Princeton University sent notices to students, faculty and other staff members Wednesday after an preliminary test results showed an undergraduate to have a suspected case of measles, reported.

Boxes of single-doses vials of the measles-mumps-rubella virus vaccine live, or MMR vaccine and ProQuad vaccine. (AP Photo/Damian Dovarganes)

The student, who has recovered and is not said to be contagious, is undergoing additional tests, the results of which are expected in the coming days.

The university is not disclosing the student's identifying factors, including sex and age, due to privacy concerns, spokesman Martin Mbugua said. He did say that the student had been vaccinated for measles, reported.

The report also states that more than 99 percent of the university's students have been vaccinated against measles, although even in rare cases, those who have had the vaccine can still contract the illness.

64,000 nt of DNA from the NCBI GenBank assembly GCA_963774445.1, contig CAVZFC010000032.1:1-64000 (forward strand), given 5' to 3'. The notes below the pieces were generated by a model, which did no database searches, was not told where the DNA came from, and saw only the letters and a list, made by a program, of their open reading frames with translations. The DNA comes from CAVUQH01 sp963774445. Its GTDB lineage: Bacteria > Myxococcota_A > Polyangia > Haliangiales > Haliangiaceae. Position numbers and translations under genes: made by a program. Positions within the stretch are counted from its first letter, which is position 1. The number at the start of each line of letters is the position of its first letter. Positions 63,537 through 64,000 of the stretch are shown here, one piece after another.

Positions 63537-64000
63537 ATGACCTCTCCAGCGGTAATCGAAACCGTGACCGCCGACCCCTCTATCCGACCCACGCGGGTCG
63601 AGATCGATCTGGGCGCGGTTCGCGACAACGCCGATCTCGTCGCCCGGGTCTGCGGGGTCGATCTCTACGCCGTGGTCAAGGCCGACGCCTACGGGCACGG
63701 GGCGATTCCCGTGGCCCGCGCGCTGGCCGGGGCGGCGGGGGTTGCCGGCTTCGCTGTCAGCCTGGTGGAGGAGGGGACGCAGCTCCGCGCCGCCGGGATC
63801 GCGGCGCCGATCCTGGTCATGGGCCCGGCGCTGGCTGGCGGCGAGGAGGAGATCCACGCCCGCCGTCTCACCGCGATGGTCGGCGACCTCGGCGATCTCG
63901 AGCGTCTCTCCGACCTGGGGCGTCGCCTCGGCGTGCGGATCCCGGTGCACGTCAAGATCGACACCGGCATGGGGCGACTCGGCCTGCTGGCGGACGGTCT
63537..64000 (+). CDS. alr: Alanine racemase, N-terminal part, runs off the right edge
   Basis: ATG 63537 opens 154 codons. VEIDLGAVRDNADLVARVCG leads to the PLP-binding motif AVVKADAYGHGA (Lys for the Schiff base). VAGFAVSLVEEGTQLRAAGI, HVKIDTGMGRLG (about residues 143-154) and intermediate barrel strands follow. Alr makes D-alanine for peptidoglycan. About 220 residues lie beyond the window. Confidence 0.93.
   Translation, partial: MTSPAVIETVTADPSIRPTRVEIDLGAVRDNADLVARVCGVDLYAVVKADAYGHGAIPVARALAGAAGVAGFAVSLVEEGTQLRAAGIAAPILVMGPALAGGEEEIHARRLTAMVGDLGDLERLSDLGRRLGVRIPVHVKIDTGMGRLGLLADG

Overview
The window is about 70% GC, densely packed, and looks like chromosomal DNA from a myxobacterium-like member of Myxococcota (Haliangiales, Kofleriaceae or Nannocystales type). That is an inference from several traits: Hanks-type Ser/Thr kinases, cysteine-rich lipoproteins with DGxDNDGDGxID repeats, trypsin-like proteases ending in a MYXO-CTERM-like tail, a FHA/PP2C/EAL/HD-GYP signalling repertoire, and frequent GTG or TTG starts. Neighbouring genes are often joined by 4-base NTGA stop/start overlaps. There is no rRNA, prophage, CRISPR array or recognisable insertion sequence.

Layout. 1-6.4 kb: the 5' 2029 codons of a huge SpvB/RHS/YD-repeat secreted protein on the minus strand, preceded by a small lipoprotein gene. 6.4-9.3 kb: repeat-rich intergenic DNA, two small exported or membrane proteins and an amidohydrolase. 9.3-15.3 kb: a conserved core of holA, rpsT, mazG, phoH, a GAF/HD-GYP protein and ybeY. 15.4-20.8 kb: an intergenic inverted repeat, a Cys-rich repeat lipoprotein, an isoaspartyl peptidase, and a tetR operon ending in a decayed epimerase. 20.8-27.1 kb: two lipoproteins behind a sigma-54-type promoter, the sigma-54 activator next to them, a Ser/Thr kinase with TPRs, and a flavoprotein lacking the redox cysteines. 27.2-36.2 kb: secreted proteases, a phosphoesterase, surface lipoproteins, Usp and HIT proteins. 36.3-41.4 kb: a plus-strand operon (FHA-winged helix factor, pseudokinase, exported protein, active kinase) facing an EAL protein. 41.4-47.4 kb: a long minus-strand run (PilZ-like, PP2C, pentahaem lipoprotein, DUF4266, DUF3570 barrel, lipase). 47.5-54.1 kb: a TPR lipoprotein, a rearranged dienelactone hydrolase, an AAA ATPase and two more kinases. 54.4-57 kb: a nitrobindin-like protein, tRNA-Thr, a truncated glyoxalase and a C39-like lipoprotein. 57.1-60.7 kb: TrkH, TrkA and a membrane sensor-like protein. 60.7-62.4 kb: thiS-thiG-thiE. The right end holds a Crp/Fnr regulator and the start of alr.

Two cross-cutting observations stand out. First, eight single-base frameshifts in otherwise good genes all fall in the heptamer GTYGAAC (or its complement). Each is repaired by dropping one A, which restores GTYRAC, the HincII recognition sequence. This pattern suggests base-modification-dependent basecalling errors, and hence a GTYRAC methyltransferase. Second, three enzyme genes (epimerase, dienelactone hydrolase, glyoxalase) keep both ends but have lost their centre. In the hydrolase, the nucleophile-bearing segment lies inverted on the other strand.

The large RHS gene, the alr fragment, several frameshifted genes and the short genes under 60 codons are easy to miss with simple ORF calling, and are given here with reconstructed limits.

"Students who exhibit measles symptoms should isolate themselves and call McCosh Health Center at (609) 258-3141 during business hours or (609) 258-3139 after hours," according to

The Centers for Disease Control's website states that "measles starts with fever, runny nose, cough, red eyes, and sore throat. It’s followed by a rash that spreads over the body. Measles virus is highly contagious virus and spreads through the air through coughing and sneezing." The CDC recommends that adults and children get vaccinated for measles, mumps and rubella with the MMR vaccine.

On Wednesday evening, NJ 101.5 aired a special edition of our Town Hall serieson the ongoing vaccination debate. Dr. Ted Louie, an infectious disease expert with the Medical Society of New Jersey, represented the case for vaccination. The “vaccination-choice” position was represented by Sue Collins, co-founder of the group New Jersey Coalition for Vaccination Choice.